Home Plus One Dating A Response to the End of Courtship

Last month, the New York Times published an article about The End of Courtship. This article has brought up some great conversations and controversy- therefore of course, I want to talk about it.

I encourage you to read the brief article where Alex Williams brings up some very interesting points about our current dating culture and the end of traditional courtship. Here are a few:

  • Current 20-somethings do not know the basic mechanics of a traditional date or courtship.
  • We resort to text messages, email, and other passive forms of communication that don’t involve courage.
  • Highly popular dating services encourage casual dating and make the need for a first date seem irrelevant.
  • Dates are cheaper now because 20-somethings can’t afford nice first dates, especially when you are going on a lot of first dates.

So what do you think? Is traditional courtship over as we know it? If so, are the points above valid or do you think other things come into play?

Truthfully, I believe traditional courtship is over. And sadly so. I came to this conclusion when after going on a few dates with a guy, he told me, “We need to go on a REAL date, like a dinner and a movie real date.”

The fact that he had to define to me what a real date was, and the fact that in my mind we were a few dates in and yet to him we hadn’t been on one, was so eye-opening and so sad. That being said, while the idea of courtship might have changed for me, it hadn’t changed for this guy (even though we met online), so there may be some light in the generation?

Anywho- I’d love to know what you all think. Do you think this is the end of traditional courtship? Or do you think the New York Times is a little old-fashioned and this is just the way things are done now?  I know this article is one of many on this topic out there so if you have any others, bring them our way!

Let’s talk.

Happy Thursday y’all!

17 replies to this post
  1. I think that courtship is all about the individual. We know what “dates” are the rom-coms, but they aren’t always realistic. If you need to be romanced and have “real” dates, then you find someone who gives that to you. You make it part of the prerequisite! And if money is short, that’s no excuse. My boyfriend and I will pack a picnic and eat at a local vineyard that is free to visit and taste. Cost? Whatever we had in the fridge.

    When it comes to online dating, I’d say starting with a casual meetup vs. “real date” makes way more sense. It’s the same reason speed-dating is popular. You can get that first impression, THEN invest in courtship.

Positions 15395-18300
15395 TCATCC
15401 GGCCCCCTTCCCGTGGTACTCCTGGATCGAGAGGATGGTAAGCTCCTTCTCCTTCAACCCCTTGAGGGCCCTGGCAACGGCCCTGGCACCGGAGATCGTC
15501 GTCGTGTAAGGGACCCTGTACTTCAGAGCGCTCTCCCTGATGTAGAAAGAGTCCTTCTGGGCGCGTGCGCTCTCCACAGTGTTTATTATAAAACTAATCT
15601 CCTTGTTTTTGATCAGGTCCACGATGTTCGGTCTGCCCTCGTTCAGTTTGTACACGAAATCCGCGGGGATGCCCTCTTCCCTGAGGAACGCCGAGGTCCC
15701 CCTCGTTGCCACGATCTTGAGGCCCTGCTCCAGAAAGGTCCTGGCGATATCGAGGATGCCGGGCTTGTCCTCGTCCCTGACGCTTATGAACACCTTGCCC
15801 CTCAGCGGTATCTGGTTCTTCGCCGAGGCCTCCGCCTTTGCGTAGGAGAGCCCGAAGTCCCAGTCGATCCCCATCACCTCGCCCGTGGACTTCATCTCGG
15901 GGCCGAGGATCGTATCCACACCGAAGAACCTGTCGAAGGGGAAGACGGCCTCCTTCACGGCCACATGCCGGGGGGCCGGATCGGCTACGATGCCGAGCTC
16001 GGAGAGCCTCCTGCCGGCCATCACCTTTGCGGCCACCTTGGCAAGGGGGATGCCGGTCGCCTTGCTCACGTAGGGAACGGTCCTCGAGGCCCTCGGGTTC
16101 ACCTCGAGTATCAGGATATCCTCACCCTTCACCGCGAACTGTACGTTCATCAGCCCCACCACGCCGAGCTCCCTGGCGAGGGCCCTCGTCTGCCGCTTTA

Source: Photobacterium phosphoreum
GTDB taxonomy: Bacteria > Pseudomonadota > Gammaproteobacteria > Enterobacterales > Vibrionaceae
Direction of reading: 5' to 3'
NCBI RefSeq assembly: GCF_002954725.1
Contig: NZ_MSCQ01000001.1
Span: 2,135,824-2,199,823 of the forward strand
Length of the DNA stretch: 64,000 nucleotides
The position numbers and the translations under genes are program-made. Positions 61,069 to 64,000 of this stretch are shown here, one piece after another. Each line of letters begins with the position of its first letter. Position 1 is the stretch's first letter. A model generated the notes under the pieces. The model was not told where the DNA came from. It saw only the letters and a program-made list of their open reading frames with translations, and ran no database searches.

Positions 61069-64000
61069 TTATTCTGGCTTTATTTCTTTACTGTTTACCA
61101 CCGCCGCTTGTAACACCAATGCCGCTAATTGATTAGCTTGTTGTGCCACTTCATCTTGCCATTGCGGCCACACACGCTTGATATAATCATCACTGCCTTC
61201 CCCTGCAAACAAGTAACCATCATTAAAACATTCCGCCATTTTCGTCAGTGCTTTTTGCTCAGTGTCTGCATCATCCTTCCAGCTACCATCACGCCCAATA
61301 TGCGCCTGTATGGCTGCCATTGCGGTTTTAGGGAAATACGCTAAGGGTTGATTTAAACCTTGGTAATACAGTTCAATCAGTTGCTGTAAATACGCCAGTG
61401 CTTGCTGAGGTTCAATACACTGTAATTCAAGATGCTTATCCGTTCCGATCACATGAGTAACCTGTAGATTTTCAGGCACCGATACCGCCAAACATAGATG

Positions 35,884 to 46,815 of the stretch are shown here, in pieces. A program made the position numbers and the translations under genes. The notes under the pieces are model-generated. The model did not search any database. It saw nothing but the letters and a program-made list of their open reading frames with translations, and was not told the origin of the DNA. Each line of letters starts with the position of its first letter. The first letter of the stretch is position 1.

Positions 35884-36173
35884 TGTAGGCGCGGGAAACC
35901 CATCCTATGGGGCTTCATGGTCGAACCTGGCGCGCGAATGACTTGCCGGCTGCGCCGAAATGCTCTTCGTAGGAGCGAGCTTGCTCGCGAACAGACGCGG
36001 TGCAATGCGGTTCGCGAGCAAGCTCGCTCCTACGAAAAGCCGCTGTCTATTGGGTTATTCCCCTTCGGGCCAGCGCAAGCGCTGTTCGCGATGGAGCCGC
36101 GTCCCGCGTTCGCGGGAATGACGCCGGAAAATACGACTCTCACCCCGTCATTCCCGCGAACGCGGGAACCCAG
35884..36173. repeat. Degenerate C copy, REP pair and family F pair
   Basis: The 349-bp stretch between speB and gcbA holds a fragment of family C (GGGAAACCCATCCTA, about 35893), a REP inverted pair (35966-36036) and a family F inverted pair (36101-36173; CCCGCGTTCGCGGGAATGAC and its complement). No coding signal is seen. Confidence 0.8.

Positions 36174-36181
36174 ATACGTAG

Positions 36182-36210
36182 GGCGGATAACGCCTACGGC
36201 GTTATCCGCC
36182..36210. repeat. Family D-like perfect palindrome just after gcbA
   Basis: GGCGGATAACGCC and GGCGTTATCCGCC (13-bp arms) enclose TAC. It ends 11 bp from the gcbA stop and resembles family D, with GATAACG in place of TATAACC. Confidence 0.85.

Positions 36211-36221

Also, I disagree that passive communication like social media, dating sites, texts, etc. lacks “courage”. It still takes courage to open up to someone; in some cases, it might actually help shy people go on more dates.

  2. I think twentysomethings do know what a real date is, but because of how dating/”dating” is in college, most people are used to “hanging out” instead of going out to dinner, etc., and that just sticks after graduation. I mean, we all had real dates to movies or whatnot in high school, right? Hanging out at a guy’s apartment to watch movies might count as a date when you’re both broke college students, so guys probably either a) don’t realize that our expectations can change once we’re older or b) don’t care enough that they’ve changed and still try to get by with as little effort as possible. I think, like Aubrey said, if your standards are that a guy takes you out on a real date, it’s your job (and your right) to tell him that no, you’d rather not just get together and grab some drinks. If the guy likes you, he’ll agree to do something more like a traditional date, and if he insists that he’d rather keep it casual, then that’s your cue to not waste time on someone who doesn’t have the same outlook as you.

    I don’t think that texting or Facebooking someone to ask them out on a date shows a lack of courage, I think it’s more a sign of the times – I personally would think it’s weird if a guy called me to set up a date. To me, talking on the phone seems like something you do when you’re more comfortable and acquainted with someone, not what you do before you’ve even met them. I also think it’s better to email or text someone because they can respond to the message when they’re able to, instead of you accidentally interrupting them during something important by trying to call. I also don’t think it’s necessarily a bad thing to casually meet up with someone from an online dating site, for coffee or drinks or whatever, before you set up a “real” date. Before, if you were going on a date with someone you probably knew them from somewhere – class, mutual friends, a volunteer group, etc. – so you already knew a little bit about them and knew that you at least got on well as friends. With someone from a dating site, you could have great chemistry via messages but find that you have totally platonic feelings for them in person, or that they give off a super creepy, or boring, or fill-in-the-blank vibe, that turns you off. If you can figure that out in less than five minutes while on a casual meet-up, why wouldn’t you want to? Better to waste your lunch break than your evening/his money on a date that you know is over before you even get your menus.